Extracellular signal-regulated kinase 8-mediated NF-κB activation increases sensitivity of human lung cancer cells to arsenic trioxide
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Dan-Dan Wu1,*, Andy T.Y. Lau1,*, Fei-Yuan Yu1, Na-Li Cai1, Li-Juan Dai1, Myoung Ok Kim2, Dong-Yan Jin3 and Yan-Ming Xu1
1Laboratory of Cancer Biology and Epigenetics, Department of Cell Biology and Genetics, Shantou University Medical College, Shantou, Guangdong, P.R. China
2Department of Animal Science, Kyungpook National University, Republic of Korea
3School of Biomedical Sciences, Li Ka Shing Faculty of Medicine, The University of Hong Kong, Hong Kong, P.R. China
*These authors contributed equally to this work
Yan-Ming Xu, email: firstname.lastname@example.org
Keywords: arsenic trioxide, ERK8, IκBα, MAPK15, nuclear factor-kappaB
Received: November 16, 2016 Accepted: April 03, 2017 Published: April 13, 2017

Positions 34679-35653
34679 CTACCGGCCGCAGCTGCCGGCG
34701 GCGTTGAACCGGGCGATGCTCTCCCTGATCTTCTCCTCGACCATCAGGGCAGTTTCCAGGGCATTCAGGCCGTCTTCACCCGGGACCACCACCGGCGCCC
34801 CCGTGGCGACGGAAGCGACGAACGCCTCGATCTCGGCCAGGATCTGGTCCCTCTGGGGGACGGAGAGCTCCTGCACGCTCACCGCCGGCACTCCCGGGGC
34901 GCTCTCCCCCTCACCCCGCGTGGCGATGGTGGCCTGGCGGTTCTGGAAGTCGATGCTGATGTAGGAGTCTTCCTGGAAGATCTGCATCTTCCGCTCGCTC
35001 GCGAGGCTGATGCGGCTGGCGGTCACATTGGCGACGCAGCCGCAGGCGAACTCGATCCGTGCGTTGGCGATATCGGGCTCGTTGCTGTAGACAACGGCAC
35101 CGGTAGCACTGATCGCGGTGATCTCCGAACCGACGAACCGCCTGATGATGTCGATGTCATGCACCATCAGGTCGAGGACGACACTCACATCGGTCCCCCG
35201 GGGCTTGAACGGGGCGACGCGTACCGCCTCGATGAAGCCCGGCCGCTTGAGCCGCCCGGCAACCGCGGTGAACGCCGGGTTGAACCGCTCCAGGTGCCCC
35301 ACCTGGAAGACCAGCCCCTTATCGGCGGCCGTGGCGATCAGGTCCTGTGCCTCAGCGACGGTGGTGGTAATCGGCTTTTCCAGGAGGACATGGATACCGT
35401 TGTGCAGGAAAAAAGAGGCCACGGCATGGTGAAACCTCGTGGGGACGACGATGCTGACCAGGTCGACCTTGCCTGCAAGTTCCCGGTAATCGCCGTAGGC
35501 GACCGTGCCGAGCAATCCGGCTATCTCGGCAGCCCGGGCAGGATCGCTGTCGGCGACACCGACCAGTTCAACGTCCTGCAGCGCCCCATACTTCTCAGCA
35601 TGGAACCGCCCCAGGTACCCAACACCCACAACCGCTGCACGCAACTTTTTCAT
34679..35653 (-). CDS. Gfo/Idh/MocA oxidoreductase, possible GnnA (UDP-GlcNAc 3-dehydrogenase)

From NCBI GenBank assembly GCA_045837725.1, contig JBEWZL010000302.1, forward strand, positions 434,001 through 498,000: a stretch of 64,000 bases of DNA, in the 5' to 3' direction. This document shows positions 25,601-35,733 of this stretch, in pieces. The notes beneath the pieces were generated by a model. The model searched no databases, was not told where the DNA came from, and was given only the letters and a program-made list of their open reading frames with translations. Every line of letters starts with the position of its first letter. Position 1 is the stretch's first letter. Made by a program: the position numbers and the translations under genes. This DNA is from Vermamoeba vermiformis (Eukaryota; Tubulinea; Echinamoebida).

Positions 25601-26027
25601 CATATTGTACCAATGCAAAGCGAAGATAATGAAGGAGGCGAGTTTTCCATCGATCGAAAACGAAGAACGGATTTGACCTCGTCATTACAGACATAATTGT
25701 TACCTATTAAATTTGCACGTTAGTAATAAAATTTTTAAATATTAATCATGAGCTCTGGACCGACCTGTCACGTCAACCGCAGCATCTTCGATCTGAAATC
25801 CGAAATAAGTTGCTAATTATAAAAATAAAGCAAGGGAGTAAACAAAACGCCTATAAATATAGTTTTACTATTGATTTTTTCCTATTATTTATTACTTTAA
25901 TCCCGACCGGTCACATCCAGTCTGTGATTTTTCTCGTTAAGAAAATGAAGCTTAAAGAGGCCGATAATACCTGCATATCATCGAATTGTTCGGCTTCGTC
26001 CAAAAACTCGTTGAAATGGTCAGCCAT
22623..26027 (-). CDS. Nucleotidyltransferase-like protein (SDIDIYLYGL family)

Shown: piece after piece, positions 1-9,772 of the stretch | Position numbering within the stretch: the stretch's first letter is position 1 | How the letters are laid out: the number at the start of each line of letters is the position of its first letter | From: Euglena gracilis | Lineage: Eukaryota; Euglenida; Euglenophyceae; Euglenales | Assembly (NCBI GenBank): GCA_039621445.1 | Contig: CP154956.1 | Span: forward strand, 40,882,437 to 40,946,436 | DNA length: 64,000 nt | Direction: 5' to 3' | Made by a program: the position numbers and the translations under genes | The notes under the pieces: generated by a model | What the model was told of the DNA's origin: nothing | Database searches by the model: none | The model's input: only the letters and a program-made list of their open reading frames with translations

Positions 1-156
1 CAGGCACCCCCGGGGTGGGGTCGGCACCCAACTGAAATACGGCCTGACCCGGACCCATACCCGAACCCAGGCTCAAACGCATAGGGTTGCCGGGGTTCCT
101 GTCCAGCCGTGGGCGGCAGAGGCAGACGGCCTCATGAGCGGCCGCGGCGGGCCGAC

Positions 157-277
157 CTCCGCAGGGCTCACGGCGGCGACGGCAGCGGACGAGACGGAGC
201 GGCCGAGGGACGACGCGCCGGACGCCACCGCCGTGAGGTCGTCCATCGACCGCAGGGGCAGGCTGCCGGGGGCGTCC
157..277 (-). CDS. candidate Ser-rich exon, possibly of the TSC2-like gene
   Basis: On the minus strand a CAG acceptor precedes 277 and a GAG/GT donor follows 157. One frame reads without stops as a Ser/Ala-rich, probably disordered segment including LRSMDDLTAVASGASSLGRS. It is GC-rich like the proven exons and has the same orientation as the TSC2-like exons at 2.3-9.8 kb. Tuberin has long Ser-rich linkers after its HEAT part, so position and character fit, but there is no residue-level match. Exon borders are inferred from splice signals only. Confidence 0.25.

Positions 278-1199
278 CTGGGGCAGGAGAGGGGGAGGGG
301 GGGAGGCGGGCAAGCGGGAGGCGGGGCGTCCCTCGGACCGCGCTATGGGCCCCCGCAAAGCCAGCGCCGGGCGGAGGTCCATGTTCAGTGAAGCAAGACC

Extracellular signal-regulated kinase 8 (ERK8), also known as mitogen-activated protein kinase 15 (MAPK15), is the most recently identified protein kinase of the ERK family members and yet the least has been studied so far. Here, we report that ERK8 is highly expressed in several human lung cancer cell lines and is positively correlated with their sensitivities to the anti-cancer drug arsenic trioxide (As2O3). As2O3 at physiologically relevant concentrations (5–20 μM) potently stimulates the phosphorylation of ERK8 at Thr175 and Tyr177 within the TEY motif in the kinase domain, leading to its activation. Interestingly, activated ERK8 interacts and directly phosphorylates IkappaBalpha (IκBα) at Ser32 and Ser36, resulting in IκBα degradation. This in turn promotes nuclear factor-kappaB (NF-κB) p65 nuclear translocation and chromatin-binding, as well as the subsequent induction and activation of proteins involved in apoptosis. We also show that stable short-hairpin RNA-specific knockdown of endogenous ERK8 or inhibition of NF-κB activity by NF-κB inhibitor in high ERK8 expressing lung cancer H1299 cells blunted the As2O3-induced NF-κB activation and cytotoxicity towards these cells, indicating the critical role of ERK8 and NF-κB in mediating the As2O3 effects. Taken together, our findings suggest for the first time a regulatory paradigm of NF-κB activation by ERK8 upon As2O3 treatment in human lung cancer cells; and implicate a potential therapeutic advantage of As2O3 that might gain more selective killing of cancer cells with high ERK8 expression.
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